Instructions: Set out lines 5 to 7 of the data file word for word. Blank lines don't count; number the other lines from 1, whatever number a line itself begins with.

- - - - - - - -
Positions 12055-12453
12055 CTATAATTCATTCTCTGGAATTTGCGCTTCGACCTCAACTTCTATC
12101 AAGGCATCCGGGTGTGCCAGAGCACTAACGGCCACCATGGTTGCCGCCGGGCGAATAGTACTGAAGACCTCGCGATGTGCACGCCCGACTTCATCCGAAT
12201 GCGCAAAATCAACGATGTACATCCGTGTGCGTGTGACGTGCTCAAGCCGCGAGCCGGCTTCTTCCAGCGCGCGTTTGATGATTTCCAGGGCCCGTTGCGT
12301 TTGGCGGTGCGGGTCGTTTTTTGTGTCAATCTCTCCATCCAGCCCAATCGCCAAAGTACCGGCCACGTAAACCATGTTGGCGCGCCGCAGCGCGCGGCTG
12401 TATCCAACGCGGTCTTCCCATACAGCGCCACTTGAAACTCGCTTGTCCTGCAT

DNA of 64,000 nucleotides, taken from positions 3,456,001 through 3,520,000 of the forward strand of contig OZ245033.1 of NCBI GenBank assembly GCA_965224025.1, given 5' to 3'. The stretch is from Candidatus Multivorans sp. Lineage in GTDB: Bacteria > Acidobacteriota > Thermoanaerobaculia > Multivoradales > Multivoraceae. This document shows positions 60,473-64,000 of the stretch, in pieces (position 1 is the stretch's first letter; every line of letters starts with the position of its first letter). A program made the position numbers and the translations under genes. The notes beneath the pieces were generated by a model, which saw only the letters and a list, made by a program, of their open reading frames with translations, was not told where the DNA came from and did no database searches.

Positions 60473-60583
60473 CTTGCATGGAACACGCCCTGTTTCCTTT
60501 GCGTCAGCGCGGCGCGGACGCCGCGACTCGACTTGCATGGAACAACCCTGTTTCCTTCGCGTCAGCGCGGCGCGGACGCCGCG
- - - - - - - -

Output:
12301 TTGGCGGTGCGGGTCGTTTTTTGTGTCAATCTCTCCATCCAGCCCAATCGCCAAAGTACCGGCCACGTAAACCATGTTGGCGCGCCGCAGCGCGCGGCTG
12401 TATCCAACGCGGTCTTCCCATACAGCGCCACTTGAAACTCGCTTGTCCTGCAT

DNA of 64,000 nucleotides, taken from positions 3,456,001 through 3,520,000 of the forward strand of contig OZ245033.1 of NCBI GenBank assembly GCA_965224025.1, given 5' to 3'. The stretch is from Candidatus Multivorans sp. Lineage in GTDB: Bacteria > Acidobacteriota > Thermoanaerobaculia > Multivoradales > Multivoraceae. This document shows positions 60,473-64,000 of the stretch, in pieces (position 1 is the stretch's first letter; every line of letters starts with the position of its first letter). A program made the position numbers and the translations under genes. The notes beneath the pieces were generated by a model, which saw only the letters and a list, made by a program, of their open reading frames with translations, was not told where the DNA came from and did no database searches.